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Impact of COVID-19 on LGBTQ+ Cancer Survivors' and Caregivers' Perceptions of Formal and Informal Social Support (SCI952)

Background: The COVID-19 pandemic has made it difficult for many cancer survivors and their caregivers to access support from providers and informal networks. This may be particularly true for LGBTQ+ groups, who are under-represented in oncology and palliative care research and often overlooked in clinical oncology and palliative care. Research Objectives: We sought to better understand how the pandemic is affecting LGBTQ+ cancer survivors' and caregivers' access to and perceptions of formal and informal support. Methods: Qualitative data were collected via open-ended survey items, interviews, and a focus group with LGBTQ+ cancer survivors and caregivers (n = 19). Questions assessed their perceptions of the impact of COVID-19 on support, including specific challenges for LGBTQ+ survivors and their caregivers. Interview and focus group audio data were transcribed, collated with survey responses, descriptively coded, and summarized. Results: Participants included 11 survivors and 8 caregivers (1 was both) aged 21-81 (M = 41.9); 15 were female, 3 male, and 1 nonbinary; 3 were transgender; 17 were LGBTQ+ (including 4 bisexual, 2 pansexual and 2 queer) and 2 were heterosexual (both caregiving parents). Participants described numerous concerns: 1) anxiety about inclusive care being seen as something "extra"; 2) decreased visibility; 3) potential discrimination without caregiver advocacy during visits; 4) decreased communication with providers; 5) lost opportunities for community connection; 6) lack of relevant support groups and resources; 7) a care landscape changing without meaningful input from LGBTQ+ groups. Conclusion: The pandemic may exacerbate or create new unmet support needs for LGBTQ+ cancer survivors and caregivers. Implications for Research, Policy, or Practice Providers and organizations serving survivors and caregivers should be aware that minority cohorts, including LGBTQ+ survivors and caregivers, may experience increased isolation and marginalization during the pandemic. Their feedback should be actively solicited and incorporated into pandemic-related planning to inform care.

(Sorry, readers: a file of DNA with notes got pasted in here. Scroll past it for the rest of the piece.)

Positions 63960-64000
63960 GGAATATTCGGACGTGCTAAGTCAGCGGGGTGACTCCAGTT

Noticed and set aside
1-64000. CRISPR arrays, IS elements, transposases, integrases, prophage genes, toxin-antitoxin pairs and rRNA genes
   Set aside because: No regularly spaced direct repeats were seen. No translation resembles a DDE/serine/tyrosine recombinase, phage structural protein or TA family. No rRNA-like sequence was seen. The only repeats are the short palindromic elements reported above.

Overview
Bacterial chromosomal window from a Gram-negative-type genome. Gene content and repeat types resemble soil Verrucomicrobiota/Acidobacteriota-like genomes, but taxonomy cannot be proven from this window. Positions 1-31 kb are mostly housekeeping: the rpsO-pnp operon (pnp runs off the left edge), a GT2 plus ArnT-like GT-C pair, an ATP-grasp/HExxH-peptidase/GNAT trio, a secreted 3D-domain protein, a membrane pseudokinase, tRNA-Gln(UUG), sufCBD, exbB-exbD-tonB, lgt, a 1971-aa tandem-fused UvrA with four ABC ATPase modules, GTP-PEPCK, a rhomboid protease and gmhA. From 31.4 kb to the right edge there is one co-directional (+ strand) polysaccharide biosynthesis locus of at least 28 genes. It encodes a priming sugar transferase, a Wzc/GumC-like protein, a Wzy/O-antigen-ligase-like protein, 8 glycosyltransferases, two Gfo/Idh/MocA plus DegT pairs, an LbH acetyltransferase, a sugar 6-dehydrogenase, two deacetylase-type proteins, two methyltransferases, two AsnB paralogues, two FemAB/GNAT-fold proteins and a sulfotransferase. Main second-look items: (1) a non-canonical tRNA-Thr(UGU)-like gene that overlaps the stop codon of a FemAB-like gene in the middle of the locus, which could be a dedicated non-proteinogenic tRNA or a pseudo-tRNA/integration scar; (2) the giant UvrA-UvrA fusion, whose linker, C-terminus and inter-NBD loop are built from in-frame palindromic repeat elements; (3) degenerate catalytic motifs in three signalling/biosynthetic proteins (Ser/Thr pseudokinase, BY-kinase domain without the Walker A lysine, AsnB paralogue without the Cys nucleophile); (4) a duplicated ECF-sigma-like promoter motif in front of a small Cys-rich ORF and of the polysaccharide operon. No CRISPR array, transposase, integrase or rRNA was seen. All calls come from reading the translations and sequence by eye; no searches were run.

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Journal article
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Journal Of Pain And Symptom Management
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